For years, we have committed a great deal of our time to educating our customers and increasing  awareness about why kibble can be detrimental to a cat’s health. Despite this, we’ve continued to sell it. Over the years, it has become increasingly difficult to sell something that we believe contributes to a variety of the health issues we see in cats today. Selling kibble has become the equivalent of preaching health and wellness on one hand, and then eating a diet of fast food and potato chips on the other hand.

We think it’s important to point out that this topic is not black and white and there are certain circumstances where we recognize the benefits of providing a high-quality kibble for cats. For instance, shelters, rescue groups, and individual’s feeding barn cats, may not have the time or economic ability to feed a diet of raw or canned food to dozens of cats. Then again, we cannot ignore the fact that when you look at the Top 10 Reasons cats go to the vet (reported by VPI pet insurance) we feel that a majority of those visits could have been avoided or remedied by feeding a biologically-appropriate diet of raw or canned food that consists primarily of animal protein.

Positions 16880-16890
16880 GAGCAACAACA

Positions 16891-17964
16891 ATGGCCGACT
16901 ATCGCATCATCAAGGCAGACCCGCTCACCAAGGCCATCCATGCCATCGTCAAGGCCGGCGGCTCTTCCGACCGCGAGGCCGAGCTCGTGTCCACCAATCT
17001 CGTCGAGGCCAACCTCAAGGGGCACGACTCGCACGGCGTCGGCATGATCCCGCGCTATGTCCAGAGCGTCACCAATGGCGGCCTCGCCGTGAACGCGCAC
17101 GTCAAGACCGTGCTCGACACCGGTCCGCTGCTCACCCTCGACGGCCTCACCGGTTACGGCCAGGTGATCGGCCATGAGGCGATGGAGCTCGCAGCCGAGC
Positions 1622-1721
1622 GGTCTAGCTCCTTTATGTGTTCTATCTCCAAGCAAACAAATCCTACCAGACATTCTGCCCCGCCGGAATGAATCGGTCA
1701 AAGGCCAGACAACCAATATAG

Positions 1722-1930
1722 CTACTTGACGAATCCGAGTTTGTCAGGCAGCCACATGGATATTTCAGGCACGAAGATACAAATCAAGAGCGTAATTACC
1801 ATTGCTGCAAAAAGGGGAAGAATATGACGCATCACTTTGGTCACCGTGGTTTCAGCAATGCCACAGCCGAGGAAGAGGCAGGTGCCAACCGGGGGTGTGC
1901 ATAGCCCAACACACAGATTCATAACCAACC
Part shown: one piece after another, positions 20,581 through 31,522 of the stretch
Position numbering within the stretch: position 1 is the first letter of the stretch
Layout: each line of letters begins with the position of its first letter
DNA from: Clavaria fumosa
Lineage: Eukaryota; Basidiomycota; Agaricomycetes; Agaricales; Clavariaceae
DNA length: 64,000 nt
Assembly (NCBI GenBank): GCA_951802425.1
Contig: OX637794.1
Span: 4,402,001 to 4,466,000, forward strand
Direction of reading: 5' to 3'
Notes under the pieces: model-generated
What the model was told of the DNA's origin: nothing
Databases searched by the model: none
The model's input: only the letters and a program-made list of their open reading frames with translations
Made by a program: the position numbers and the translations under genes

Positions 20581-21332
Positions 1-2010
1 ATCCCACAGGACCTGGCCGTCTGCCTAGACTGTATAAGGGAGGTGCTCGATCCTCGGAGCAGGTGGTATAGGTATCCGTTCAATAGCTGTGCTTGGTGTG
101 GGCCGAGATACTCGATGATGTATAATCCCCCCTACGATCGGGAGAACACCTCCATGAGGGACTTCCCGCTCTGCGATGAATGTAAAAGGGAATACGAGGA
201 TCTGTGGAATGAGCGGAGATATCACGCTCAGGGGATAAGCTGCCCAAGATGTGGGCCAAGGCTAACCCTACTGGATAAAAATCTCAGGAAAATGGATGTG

What really got us moving in this direction was my recent interview with Dr. Angie Krause. In that interview, I learned that by the time Dr. Krause entered veterinary school in 2003, she was taught that cats should be on a canned food diet, and that kibble was no longer accepted as a good diet option for cats. I was both pleasantly surprised by this information and disheartened. If the vet community was now being taught that kibble is not appropriate for cats, then why is it still used and recommended so prolifically?